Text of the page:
Developers in Peru are finding it difficult to find any reason to build affordable homes for the 45% of the population that are unable to afford them but need them desperately. Construction is at the core of Peru’s economic development, with particular emphasis on the social housing sector, and improvement has been made, but institutional constraints mean that it’s not as easy as it sounds to get families housed properly. According to 2019 figures 150,000 households searched for property in Lima, but only 25,000 homes were available. This highlights the yawning chasm between supply and demand in Peru and not only puts the onus on social housing construction, but also demands answers to the question of why the situation has got so out of control.
Cercado de Lima, Peru
One reason for the lack of new social housing projects is simple economics: it costs far more to build houses with basic services such as water and sanitation than those without, so those houses are built for the people that can afford them, not those who can’t. Therein lies the rub. For houses to be built, they need to be profitable for developers and affordable for the government and the general population. With houses that have running water and electricity costing up to seven times more to build than those without, makeshift shanties are going up in prime locations around Lima and other cities as well as in more rural parts of the country, simply because families have no other way to find shelter.
The government is, however, starting to take notice, listen and learn from its neighbours.In Iquitos, 120 homes were constructed with a nucleus of a central room connected to water and electricity with the potential to add rooms through self-funding and with the help of the local community. This incremental housing model has been successfully introduced in Constitucion in Chile, Bogota in Colombia and a few cities and towns in Brazil. There is also a plan to attract more private sector investment into social housing construction, but there are fears that the country’s reputation may precede it and put potential investors off.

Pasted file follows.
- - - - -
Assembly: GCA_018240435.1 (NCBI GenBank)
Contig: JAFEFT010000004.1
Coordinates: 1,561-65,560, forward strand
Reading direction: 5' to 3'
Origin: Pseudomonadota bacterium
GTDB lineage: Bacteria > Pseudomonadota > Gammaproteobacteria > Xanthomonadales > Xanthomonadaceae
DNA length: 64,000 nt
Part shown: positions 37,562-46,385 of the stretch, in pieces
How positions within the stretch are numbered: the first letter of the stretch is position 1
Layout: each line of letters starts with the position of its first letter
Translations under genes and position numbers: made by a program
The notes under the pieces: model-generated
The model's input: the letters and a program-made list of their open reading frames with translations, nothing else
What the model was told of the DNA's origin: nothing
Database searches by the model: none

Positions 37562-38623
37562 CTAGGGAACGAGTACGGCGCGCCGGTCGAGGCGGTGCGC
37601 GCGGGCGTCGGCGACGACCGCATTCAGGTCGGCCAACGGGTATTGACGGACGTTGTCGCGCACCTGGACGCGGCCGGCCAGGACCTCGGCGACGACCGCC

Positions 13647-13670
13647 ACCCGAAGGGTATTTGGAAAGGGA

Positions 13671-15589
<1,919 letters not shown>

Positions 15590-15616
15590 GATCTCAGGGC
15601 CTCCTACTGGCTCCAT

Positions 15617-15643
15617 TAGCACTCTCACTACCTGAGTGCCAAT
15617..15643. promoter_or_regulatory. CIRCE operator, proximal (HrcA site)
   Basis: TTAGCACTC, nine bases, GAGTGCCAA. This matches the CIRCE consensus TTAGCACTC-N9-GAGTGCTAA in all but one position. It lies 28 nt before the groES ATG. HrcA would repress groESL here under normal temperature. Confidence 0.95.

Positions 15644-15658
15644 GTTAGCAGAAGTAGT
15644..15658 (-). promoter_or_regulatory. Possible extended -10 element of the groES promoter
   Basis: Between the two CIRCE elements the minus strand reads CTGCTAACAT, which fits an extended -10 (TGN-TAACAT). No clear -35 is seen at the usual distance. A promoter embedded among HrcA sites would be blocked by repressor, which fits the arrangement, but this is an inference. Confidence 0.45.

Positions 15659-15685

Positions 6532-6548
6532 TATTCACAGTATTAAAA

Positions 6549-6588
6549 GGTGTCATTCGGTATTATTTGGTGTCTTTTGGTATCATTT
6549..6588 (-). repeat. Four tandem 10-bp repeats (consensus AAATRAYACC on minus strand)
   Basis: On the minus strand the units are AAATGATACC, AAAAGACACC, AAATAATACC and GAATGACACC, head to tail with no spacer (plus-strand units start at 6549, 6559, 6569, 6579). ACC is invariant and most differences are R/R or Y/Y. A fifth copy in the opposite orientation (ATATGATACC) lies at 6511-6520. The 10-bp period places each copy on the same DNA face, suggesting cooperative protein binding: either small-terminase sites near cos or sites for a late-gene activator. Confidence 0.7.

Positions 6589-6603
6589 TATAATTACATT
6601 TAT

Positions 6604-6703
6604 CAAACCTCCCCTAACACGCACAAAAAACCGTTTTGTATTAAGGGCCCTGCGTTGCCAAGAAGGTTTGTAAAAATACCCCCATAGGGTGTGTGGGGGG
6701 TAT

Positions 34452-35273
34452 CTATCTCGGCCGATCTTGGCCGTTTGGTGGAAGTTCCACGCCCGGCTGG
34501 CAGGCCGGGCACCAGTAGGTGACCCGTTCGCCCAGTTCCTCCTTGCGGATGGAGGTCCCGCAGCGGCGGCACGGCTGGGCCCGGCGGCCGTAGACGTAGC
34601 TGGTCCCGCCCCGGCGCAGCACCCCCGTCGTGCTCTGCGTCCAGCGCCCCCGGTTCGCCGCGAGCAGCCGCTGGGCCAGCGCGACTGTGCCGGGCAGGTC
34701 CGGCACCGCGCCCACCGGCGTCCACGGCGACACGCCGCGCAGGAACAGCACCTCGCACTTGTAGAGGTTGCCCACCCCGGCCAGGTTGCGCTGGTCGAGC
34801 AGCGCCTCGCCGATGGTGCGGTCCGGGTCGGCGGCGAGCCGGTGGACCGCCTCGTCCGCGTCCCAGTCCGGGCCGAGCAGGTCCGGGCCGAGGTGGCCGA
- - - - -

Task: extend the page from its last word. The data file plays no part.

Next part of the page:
“The government should define how the private sector can participate more in infrastructure construction,” Francisco Dumler, vice-president of development at consultancy Invertir recently told Oxford Business Group. “Peru’s attractiveness as an investment destination depends on its political and macroeconomic stability.” This may be difficult in a political environment that is infamously fragmented with no party receiving more than 11% of the vote in the legislative primaries in january 2020. Many, though, remain optimistic. The 2019 Pan American Games led to the construction of stadiums, athletes’ villages and many other sporting venues and accounted for $1.3 billion of last year’s GDP. This, plus increased investment in mining and infrastructure should mean that the housing sector stands to gain over the coming years. The government, though, must find ways to keep all parties happy, and in Peru, that is a famously prickly problem.